Fast Company and Adobe: A Case of Collaborating on a Mobile Upgrade

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Article ImageCompany: Fast Company

Fast Company is renowned in the business world as a go-to source for knowledge. As its website notes, the company is often seen as "the world's leading progressive business media brand, with a unique editorial focus on innovation in technology, ethonomics (ethical economics), leadership, and design." The publication and its website are "written for, by, and about the most progressive business leaders." 

(fastcompany.com)

Business Challenge

Despite Fast Company's reputation as a leader in progressive ideas about business, its mobile app was starting to seem stale. It was not exactly a problem, but as user expectations changed, it became clear that the app was going to need to evolve. Meanwhile, Adobe was starting to think about new ways to help its customers create more dynamic mobile apps. The two companies began a conversation that led to a collaboration in which Fast Company got a new, more dynamic web-like app, and Adobe was able to learn more about what kind of functions and features were of value to customers hoping to build these kinds of apps.

Vendor of Choice: Adobe

Adobe is "the global leader in digital marketing and digital media solutions," according to its website. That's not lip service; it is known for some pretty iconic products in the digital world, such as Adobe Reader, Adobe Flash Player, Adobe Acrobat, Adobe Illustrator CC, Adobe InDesign CC, and Adobe Digital Publishing Solution. 

(adobe.com)


 

The Problem In-Depth

This case study is a little different than most. The customer wasn't the only one to get something out of this collaboration. According to Robert Safian, editor-in-chief and managing director of Fast Company, his company didn't have a business challenge that it was looking to overcome. "It's really a collaboration between us and Adobe; it's not that we particularly had a problem and we needed somebody to help us and we went to Adobe," he explains.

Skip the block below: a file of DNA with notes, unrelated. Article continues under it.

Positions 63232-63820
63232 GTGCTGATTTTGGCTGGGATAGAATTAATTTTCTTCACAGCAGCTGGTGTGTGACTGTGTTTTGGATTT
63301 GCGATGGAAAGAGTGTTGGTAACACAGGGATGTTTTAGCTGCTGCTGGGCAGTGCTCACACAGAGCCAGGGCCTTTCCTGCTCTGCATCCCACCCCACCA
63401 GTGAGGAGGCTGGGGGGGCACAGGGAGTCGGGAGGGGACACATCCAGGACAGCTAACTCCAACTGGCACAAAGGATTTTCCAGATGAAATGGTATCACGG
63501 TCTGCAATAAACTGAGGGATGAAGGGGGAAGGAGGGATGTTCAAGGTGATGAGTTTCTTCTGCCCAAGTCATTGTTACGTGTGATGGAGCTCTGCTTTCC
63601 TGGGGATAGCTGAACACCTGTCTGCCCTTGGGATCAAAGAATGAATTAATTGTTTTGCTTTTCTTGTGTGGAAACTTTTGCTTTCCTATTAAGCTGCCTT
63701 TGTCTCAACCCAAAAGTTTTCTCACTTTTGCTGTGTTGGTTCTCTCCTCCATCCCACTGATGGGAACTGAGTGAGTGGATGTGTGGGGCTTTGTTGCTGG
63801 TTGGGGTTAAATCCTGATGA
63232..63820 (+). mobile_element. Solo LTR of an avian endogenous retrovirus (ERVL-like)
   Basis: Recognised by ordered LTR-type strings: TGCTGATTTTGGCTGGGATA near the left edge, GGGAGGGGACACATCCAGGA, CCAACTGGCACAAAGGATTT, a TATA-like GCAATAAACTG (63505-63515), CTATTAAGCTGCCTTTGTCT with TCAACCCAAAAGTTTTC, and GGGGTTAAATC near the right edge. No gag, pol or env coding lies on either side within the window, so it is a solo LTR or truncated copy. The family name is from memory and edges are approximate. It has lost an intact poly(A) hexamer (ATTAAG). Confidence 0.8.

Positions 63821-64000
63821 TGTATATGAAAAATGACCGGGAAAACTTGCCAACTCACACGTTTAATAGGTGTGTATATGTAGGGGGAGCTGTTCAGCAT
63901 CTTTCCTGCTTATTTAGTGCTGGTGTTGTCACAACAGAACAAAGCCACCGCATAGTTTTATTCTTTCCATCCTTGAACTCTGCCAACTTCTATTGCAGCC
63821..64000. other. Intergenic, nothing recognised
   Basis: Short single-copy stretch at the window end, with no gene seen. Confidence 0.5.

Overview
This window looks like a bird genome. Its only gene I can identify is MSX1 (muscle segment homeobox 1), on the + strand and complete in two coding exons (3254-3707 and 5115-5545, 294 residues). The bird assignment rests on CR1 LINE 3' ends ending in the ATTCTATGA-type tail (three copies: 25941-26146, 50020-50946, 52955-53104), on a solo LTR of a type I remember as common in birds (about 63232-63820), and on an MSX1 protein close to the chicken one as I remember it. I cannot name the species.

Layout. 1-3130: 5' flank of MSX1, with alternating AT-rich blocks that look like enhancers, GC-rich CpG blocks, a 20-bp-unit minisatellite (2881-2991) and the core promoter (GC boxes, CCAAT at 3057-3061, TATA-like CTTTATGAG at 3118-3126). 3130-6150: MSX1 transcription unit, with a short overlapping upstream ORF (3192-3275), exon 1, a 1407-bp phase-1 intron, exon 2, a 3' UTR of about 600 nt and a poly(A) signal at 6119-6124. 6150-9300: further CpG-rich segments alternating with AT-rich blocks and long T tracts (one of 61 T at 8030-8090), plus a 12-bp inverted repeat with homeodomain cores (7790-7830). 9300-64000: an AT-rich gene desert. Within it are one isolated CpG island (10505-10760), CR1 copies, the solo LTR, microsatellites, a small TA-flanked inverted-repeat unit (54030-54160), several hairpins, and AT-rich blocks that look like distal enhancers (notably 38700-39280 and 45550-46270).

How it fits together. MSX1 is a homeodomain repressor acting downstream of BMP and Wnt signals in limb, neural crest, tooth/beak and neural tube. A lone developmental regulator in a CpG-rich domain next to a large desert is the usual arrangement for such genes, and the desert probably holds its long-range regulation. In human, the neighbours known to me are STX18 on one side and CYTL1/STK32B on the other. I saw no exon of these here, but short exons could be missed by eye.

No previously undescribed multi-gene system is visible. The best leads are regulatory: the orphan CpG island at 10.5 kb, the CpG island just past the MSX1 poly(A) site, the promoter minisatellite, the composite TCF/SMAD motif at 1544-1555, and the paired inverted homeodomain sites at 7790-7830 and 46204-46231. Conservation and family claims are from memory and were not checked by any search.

Fast Company's app was similar to other magazine apps. Every month, users downloaded what amounted to a digital version of the magazine. They could page through it at their leisure. That style of app leaves a lot of content on the table. At the time of the new app's release, Safian wrote a blog post explaining it this way: "While we're proud of our existing (and still ongoing) iPad app for the monthly magazine, the readership remains small compared with the volume of users who access our content on the web and via their phones. Why not offer those users a unified app-based experience that lives on both iPad and iPhone?"

Safian says that, in the past, the goal was to try to "take a magazine experience and to replicate it on the iPad." However, Fast Company wanted to do something different and "try and create a product experience that is perfectly suited to those devices using all the range of content that we have, and so that started in conversations that Nick [Bogaty, Adobe's senior director, head of digital publishing] and I started having over a year ago."

In a nutshell, Safian says Fast Company wanted "a more efficient way of getting our content to people on a variety of digital devices and to create a kind of product experience on those devices that is native and most appropriate to that device." Meanwhile, Adobe was starting to think about how it could help customers create the exact kind of app experience that Safian was describing. In the past, many publishers found that the only way to create this kind of app was to build it yourself from the ground up-which represented a business opportunity for Adobe.

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